For pace car collectors, the 1966 Mercury Cyclone GT Pace Car Convertible is one of the most interesting offerings to come out of the muscle car era. 1966 was the year the Mercury Comet moved over to the Ford Fairlane chassis, evolving into the Cyclone GT. With a 390 big block S Code motor, that package was muscled up enough to pace the Indianapolis 500 race that year.
This week, Orlando Classic Cars is offering a rare 1966 Mercury Cyclone GT Pace Car Convertible for sale. (Follow this link to view more photos.) You rarely see these offered to the public except at large auctions. And yes, according to Dave Murray at Orlando Classic Cars, this is one of the original Indianapolis 500 festival cars produced for race day. The most commonly known way to verify a real festival edition Pace Car is by the flag holder holes drilled in the frame at the rear bumper. But Dave has found another way to make sure this was a real festival car.
So there are a lot of Cyclone GT convertibles which have been painted Candy Apple red with the Indy 500 Pace Car decals added. The real ones can only be told by the DSO number. This one has DSO 847186 which indicates it was a special order for the Indy Pace Car. All other Cyclone GT’s would have the two-digit code indicating the District Office it was ordered from. The 84 indicates Home Office Reserve. Of course, Dave says this Pace Car has the flag mount holes which are also an indication that it was a real festival car.
Mercury built 2,158 Cyclone GT convertibles in 1966. Of those, Mercury planned to build 100 Pace Car editions to commemorate the Indianapolis 500. And of those, there were to be 33 commissioned to be parade cars. These 33 cars were specially equipped with frame-mounted flag holders. Motor Trend in 1990 stated that “only track cars were drilled this way.”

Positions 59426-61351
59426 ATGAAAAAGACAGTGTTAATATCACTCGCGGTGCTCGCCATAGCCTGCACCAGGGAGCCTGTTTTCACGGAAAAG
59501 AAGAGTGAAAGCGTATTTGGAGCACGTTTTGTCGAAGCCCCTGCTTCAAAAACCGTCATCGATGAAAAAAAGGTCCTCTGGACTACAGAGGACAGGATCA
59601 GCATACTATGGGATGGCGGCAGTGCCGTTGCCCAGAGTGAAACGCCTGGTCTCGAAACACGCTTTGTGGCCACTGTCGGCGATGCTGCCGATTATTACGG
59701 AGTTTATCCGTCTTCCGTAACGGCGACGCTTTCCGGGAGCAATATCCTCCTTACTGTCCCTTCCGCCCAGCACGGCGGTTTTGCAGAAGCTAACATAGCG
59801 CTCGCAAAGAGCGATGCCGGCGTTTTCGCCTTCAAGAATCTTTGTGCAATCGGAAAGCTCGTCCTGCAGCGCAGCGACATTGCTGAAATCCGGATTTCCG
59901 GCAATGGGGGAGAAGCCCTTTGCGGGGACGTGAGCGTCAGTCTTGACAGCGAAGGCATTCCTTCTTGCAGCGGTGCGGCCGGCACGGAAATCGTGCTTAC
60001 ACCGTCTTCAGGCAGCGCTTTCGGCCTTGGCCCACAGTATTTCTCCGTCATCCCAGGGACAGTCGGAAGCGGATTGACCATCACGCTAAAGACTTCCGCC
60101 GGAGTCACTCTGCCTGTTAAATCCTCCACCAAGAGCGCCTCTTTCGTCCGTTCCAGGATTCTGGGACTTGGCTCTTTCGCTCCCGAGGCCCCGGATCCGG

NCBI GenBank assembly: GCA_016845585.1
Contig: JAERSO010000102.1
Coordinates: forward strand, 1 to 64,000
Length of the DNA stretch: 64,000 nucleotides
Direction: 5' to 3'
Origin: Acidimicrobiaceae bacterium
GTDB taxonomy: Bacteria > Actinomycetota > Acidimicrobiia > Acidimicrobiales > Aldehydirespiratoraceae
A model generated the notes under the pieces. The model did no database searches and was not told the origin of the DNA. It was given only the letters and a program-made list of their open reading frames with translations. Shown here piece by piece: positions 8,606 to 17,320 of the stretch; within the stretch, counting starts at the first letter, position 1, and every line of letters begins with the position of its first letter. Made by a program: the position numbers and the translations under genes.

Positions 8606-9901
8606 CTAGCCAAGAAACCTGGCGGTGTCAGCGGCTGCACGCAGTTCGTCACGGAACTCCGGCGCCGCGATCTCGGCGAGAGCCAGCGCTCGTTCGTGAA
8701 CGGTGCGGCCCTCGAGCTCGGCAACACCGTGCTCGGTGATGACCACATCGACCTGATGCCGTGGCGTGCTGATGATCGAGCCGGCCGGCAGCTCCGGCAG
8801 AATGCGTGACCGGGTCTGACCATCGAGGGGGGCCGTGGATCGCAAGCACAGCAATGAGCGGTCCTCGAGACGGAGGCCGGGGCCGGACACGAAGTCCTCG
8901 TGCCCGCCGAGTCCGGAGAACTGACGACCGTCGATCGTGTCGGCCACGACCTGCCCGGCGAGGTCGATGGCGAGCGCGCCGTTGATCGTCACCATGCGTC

The Ford 390 FE engine which powered the Pace Car editions came with a 4-barrel carubretor at a 10.5:1 compression ratio and rated at 335 horsepower at 4800 rpm. This car is equipped with a C6 Merc-O-Matic heavy-duty automatic transmission. Standard equipment on this Pace Car edition would include a factory dash-mounted tachometer, dual exhaust, twin scoops on a fiberglass hood, GT emblems, GT stripes, power top, power brakes, power steering and a woodgrain steering wheel. They would all have a power transfer 3.25 rear axle. The styled steel wheels were ahead of their time. The interior was outfitted with white leather with bucket seats up front and a bench seat in the back.
Murray did a lot of research on the Mercury Cyclone GT Pace Car convertibles and he says he thinks there never were any dealer editions of the Pace Car sold. So Mercury never built 100 Cyclone GT’s for dealer distribution as Pace Car replicas. The often repeated story that Mercury dealers would get 100 of the pace car editions to sell in 1966 never happened, according to him. As far as he can tell, he says he believes there were only the 33 festival cars and the two actual Pace Cars ever built. This seems to be confirmed by the book, Indy 500 Pace Cars written by the Auto Editors of Consumer Guide. These Pace Car editions would all have been built in March, April or May of 1966.
If any Mercury dealers have information to the contrary we would like to record it here.
It should be noted also that Super Stock magazine pronounced the Cyclone GT as “Performance Car of the Year” for 1966. It was the executive’s muscle car with more options and creature comforts than you would get from the Fairlane GT.